It was the moment that Jose Mourinho’s dream of forever enshrining his name in the most prestigious of record books was effectively and emphatically ended. The dream of delivering the world’s biggest club their long-sought record 10th European Cup and himself an unprecedented triumph in the world’s premier club competition with a third different team. On an April night in 2013, Borussia Dortmund and their clinical striker Robert Lewandowski tore through Mourinho’s Madrid side to claim a stunning 4-1 win in the first leg of their Champions League semifinal.
Already by that stage, it was all-but a done deal that Mourinho would be leaving Madrid in the summer, his relationship with the dressing room and the media room having become strained beyond breaking point. Two-and-a-half years on and those problems seem awfully familiar. In an unimaginably disastrous start to the season, Mourinho has fallen out with almost everyone around him, both inside and outside the confines of the club he has long claimed was closest to his heart. It appears that the sword is just waiting to drop.
On Saturday the blow could be delivered, and by the man who masterminded Mourinho’s painful night in Dortmund -- Jurgen Klopp. The charismatic German has jetted into Liverpool this month with the same fervor that accompanied Mourinho’s first arrival in England over a decade ago. Now awaiting him is the chance to fully assume the mantle of the Premier League’s superstar manager when his new side visit Chelsea this weekend.
Reports suggest that Mourinho could now just be one loss from the sack. Regardless of whether that has been set in stone, it is clear that things cannot continue as they are at Stamford Bridge for too much longer. Chelsea, the champions lest it be forgotten, sit 15th in the Premier League table with just 10 points from 11 games. In all competitions they have already lost six matches, two more than through the entirety of last season.
Adding to the alarming results is the continued controversy he continues to bring to a club still looking to fully establish itself an esteemed reputation among the world’s elite. Far from the “happy one” he described himself as when returning to Chelsea in 2013, Mourinho has raged against everyone in his path this season, from his own medical staff, to referees, Chelsea’s transfer deal-brokers and the media. What was long described as genius mind games, designed to deflect attention from his own team, are increasingly the behavior of a man losing control, desperately attempting to arrest the worst run of form in his managerial career.
No more was that evident than against West Ham last Saturday. With little cause for justifiable dissention -- Nemanja Matic had been rightly sent off, his team had been rightly denied a goal when the ball failed to cross the line and a marginal offside call had gone against Chelsea -- Mourinho reportedly confronted the referee at halftime and was promptly told to spend the second half watching from the stands. The sight of one of the most successful managers of his generation sat motionless and alone at the back of the Upton Park directors’ box as everyone around him celebrated Andy Carroll’s winning goal was a picture that spoke a thousand words about just how far Mourinho’s star has waned.
On Tuesday, things got worse, still. Despite a more spirited performance and an injury-time equalizer from Loic Remy, Chelsea crashed out of the Capital One Cup to Stoke City after a penalty shootout.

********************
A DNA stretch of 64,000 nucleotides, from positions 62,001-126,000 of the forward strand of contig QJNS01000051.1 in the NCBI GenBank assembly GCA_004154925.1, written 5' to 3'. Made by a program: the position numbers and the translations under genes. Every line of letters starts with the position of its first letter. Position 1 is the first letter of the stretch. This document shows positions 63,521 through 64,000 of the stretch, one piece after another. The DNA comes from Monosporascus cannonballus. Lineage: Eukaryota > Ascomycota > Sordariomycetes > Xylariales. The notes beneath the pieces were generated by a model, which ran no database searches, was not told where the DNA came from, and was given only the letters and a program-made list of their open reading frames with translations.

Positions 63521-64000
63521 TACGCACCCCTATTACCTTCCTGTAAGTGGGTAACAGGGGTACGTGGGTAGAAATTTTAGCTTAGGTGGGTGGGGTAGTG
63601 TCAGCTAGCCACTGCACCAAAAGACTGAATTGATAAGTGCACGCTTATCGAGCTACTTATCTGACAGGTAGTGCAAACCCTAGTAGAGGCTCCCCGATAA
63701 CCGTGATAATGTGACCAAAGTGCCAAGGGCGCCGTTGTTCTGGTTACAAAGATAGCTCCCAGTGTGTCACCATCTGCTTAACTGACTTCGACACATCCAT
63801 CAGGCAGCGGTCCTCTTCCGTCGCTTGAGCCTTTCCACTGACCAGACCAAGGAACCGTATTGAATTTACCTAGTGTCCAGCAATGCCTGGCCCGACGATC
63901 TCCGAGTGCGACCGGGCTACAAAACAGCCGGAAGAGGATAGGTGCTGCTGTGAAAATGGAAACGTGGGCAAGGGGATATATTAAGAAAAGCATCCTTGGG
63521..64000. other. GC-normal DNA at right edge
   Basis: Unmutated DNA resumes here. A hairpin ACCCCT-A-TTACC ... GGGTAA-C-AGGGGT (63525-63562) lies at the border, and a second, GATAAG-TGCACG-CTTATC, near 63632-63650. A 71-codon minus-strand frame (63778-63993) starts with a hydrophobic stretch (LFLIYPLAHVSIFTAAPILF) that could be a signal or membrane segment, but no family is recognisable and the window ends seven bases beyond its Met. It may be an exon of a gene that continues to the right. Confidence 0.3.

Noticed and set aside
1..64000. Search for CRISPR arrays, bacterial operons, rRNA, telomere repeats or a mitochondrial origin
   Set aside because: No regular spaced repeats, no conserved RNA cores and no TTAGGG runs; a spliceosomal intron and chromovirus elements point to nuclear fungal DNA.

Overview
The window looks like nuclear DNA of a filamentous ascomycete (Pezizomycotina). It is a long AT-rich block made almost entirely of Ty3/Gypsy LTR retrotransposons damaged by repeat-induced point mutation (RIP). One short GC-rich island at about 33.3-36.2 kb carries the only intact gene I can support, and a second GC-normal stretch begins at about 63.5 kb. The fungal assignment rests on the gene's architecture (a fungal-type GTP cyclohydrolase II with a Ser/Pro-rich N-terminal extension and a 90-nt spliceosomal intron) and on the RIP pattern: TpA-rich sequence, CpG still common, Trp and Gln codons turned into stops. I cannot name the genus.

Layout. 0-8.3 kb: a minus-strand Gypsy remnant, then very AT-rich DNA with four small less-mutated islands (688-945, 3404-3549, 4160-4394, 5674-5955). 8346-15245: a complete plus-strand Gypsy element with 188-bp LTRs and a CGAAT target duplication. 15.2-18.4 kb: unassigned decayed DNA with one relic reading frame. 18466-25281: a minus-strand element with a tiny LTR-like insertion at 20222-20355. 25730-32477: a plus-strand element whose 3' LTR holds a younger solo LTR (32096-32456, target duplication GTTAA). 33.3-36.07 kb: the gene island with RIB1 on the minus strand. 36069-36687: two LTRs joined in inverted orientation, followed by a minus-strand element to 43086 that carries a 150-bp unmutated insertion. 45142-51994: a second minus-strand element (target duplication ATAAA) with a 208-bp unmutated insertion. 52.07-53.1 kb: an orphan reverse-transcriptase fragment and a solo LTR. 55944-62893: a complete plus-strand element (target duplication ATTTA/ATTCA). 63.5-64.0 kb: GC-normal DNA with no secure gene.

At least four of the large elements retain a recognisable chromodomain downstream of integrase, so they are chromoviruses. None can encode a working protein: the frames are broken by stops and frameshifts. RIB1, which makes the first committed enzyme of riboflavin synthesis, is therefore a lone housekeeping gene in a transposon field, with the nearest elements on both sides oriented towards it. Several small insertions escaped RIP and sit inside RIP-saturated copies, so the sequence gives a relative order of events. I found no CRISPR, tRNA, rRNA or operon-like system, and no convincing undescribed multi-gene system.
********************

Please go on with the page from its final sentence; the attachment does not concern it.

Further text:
A match with Klopp’s Liverpool promises to offer little respite. After beginning with three straight draws that offered encouragement but also some frustration, Klopp broke his duck on Wednesday with a 1-0 win over Bournemouth to make the Capital One Cup quarterfinals. Three players made their full debuts that night, but the star of the show was Roberto Firmino. The Brazilian has struggled to assert himself since arriving from Hoffenheim for £29 million in the summer, but, under the tutelage of a manager who knows all about his abilities from seeing him firsthand in the Bundesliga, he could be set to thrive.
And, with Klopp hopeful that the club’s other big summer arrival, Christian Benteke, will be fit for Saturday, Liverpool’s attack may suddenly look far more threatening. A lack of cutting edge has blighted the Merseysiders’ form in recent weeks, leading to five successive draws before their mid-week win. With Daniel Sturridge, Danny Ings and Jordan Henderson still on the sidelines, Klopp has been left short on attacking thrust.
He has, though, already had a positive impact on the defense, conceding just two goals in his four matches. And there are signs of his ferocious pressing emerging. Even if Klopp’s Liverpool side currently lack the quality and understanding to execute the kind of evisceration Dortmund dealt out to Real Madrid back in 2013, Chelsea and Mourinho will not get an easy ride as they seek some much-needed relief.
D: Zouma, Cahill, Terry, Azpilicueta
Willian, Fabregas, Hazard
D: Clyne, Skrtel, Sakho, Moreno
Milner, Firmino, Coutino
Prediction: There were some positive signs from Chelsea against Stoke, yet the resounding feeling will again be one of disappointment. And, perhaps most despairingly, it was Eden Hazard, the man Chelsea desperately need to rediscover his mojo, who missed the decisive penalty. It is now extremely difficult to see something just clicking into place for Chelsea as seemed inevitable at the start of their slide. Mourinho has seemingly tried everything, to no avail. Liverpool, in contrast appear on the up, fully behind their new coach and desperate to impress. Still, plenty of work needs to be done and it could mean Liverpool are forced to settle for just a point.
Predicted score: Chelsea 1-1 Liverpool